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Official Assignment Description: 'add an ouput device to a microcontroller board and program it to do something'
I decided to hijack this week and work on my final project; the relevant component of that project is an interface with an LCD screen. I've used LCD screens a couple times in the past, but am always annoyed by the communication protocols and the number of pins you need to connect to it. A couple of weeks ago I noticed Sparkfun was selling an LCD screen with a built-in PIC that translated input serial communication to the built-in LCD controller. This seemed too good to pass up, so the first part of this week's project was an effort to learn how to communicate with it etc. The second part of this week's project (perhaps more challenging), was to develop a code that could do the following:
Step 1: Learning to communicate with the LCD screen was relatively simple at 9600 BAUD. The Arduino community
was pretty helpful in trouble-shooting. One annoying quirk was that there was no built-in way of handling floating point
numbers. I eventually just decided to multiply the floats by 100 and show their integer value (see 'Radians*100 below).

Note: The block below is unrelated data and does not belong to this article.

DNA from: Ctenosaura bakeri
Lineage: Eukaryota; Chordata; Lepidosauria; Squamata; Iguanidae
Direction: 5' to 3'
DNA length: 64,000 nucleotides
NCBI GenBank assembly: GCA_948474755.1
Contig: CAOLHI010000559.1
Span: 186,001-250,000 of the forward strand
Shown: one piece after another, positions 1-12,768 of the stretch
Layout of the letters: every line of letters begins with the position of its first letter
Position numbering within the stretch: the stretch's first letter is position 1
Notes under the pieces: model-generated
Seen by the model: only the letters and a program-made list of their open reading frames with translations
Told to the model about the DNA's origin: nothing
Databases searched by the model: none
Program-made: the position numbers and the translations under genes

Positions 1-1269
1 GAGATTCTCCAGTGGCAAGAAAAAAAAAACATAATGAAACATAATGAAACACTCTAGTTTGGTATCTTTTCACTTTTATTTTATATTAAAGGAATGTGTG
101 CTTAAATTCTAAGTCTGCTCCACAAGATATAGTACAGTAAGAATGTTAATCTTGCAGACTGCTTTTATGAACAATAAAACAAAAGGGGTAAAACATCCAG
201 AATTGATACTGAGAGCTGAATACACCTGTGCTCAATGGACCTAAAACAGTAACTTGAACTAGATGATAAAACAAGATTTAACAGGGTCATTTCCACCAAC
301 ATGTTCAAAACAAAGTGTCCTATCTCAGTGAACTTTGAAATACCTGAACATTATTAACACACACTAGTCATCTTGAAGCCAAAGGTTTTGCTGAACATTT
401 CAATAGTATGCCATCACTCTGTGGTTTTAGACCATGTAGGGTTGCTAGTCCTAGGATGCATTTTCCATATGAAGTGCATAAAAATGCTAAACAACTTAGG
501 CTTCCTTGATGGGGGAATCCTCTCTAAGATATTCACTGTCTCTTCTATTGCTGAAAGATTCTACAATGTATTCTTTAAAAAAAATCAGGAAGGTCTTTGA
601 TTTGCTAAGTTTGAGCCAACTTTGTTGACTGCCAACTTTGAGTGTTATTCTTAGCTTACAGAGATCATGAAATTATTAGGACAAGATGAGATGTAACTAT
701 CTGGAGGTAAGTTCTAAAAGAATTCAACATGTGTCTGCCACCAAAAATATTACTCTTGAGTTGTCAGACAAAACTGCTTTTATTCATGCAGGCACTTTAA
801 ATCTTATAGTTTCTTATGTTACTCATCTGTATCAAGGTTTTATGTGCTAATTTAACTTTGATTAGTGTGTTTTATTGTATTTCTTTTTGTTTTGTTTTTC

The PIC also required that you wait approximately 1ms between sending serial commands / strings...which I don't remember
being an issue on the standard LCD's.
Step 2: Realize I need faster communication than 9600bps and try to change it. The data sheet said I could just
write "control p" to the serial port to change to 38400bps, which seemed simple enough (see pdf file). (Oh, who's ever heard of sending
'control' in ASCII? Not me, but fortunately internet forums came to the rescue.) This turned out not
to be the case; half the time the LCD screen wouldn't recognize my commands, and half the time it would simply 'lock up.' Fortunately
there is a reset command (which I used many times). In the end, I finally coaxed it to run at 19200bps, but need to tell my
serialSoft connection to run at 19300...which is odd because both the PIC and the ATmega are using crystals. Sigh. Below is
what it looks like when communication speeds are not synced.
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